Federal Health Minister Karl Lauterbach (SPD) and Finance Minister Christian Lindner (FDP) during the cabinet meeting in Berlin
Photo: Clemens Bilan / EPA
The Federal Cabinet has approved the budget draft by Federal Finance Minister Christian Lindner (FDP) for 2023.
The budget plan envisages a drastic reduction in net loans in order to be able to comply with the debt brake again after the high expenses caused by the corona.
New borrowing relevant to the debt brake of only 9.9 billion euros is planned - after almost 140 billion this year.
Exactly these 9.9 billion are "the number that the Basic Law allows," said Lindner when the draft was presented.
Further fresh loans are not to be counted towards the debt brake because there is a “consideration in the books” for each of these.
It is about payments to the statutory health insurance and to the International Monetary Fund (IMF) totaling 7.3 billion euros.
The FDP in particular is concerned about the return to the requirements of the debt brake.
Politicians from the SPD and the Greens, on the other hand, recently warned against overly strict austerity measures.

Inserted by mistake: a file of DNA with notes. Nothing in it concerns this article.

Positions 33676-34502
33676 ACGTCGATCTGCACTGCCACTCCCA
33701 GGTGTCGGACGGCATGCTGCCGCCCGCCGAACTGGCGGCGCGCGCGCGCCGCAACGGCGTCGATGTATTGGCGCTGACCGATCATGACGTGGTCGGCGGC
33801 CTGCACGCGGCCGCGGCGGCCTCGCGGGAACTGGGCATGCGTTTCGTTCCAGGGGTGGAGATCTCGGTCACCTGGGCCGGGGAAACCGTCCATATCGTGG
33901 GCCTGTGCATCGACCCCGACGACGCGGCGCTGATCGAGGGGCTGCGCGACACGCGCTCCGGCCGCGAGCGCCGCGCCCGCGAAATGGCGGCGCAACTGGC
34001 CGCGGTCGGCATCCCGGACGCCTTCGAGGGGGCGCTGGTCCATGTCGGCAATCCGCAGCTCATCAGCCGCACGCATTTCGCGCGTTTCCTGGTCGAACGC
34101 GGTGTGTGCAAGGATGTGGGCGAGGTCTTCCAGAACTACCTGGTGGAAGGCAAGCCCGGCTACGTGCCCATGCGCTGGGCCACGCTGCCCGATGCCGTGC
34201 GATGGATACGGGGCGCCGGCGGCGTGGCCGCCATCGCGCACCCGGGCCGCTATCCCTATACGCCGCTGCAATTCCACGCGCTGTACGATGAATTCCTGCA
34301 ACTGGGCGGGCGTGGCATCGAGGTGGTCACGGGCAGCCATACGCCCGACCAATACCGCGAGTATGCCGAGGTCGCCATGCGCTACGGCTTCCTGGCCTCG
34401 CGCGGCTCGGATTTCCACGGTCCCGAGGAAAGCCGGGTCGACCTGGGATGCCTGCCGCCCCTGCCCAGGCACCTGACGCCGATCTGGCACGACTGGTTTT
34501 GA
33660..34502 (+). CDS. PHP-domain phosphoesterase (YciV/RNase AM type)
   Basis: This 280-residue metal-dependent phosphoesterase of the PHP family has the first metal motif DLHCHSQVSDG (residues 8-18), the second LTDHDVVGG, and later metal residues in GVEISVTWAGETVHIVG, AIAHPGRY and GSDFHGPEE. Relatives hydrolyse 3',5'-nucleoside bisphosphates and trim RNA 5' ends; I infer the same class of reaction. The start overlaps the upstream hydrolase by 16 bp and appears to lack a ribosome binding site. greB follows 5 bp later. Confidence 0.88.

Lindner admitted that "very intense weeks" lay behind everyone involved, and that "an effort" was necessary.
Lindner thanked his cabinet colleagues that they had "insight into the new financial realities".
The goal was primarily achieved “through consolidation”.
Lindner pointed out that the total expenditure in 2023 should be 50 billion euros lower than this year at 445 billion euros.
Expenditure was cut in seven ministries.
In addition, a flat-rate reduction in staff budgets of 1.5 percent is planned - that corresponds to around 3,000 jobs.
Crisis-proof against Corona and war?
Lindner countered critics by saying that the federal government would have to provide around 30 billion euros in "capital service for old debts" next year alone - after four billion last year.
"There's a cliff in front of the state," he warned.
"We simply cannot afford additional debt." Lindner also rejected allegations that the budget was not making enough provisions in view of the uncertainties caused by the Ukraine war and the corona pandemic.
The draft budget is "crisis-proof".
The Federal Ministry of Finance also wants the draft budget to be understood as a signal to the European Central Bank.
In its monetary policy, the ECB does not have to take excessive debt in Germany into account.
"We're doing our homework, we're doing our part to fight inflation," said Lindner.
The minister had recently called on the ECB to take swift action to bring high inflation under control.
In Germany, it is repeatedly criticized that the central bank is pursuing a monetary policy that is too heavily geared towards highly indebted countries.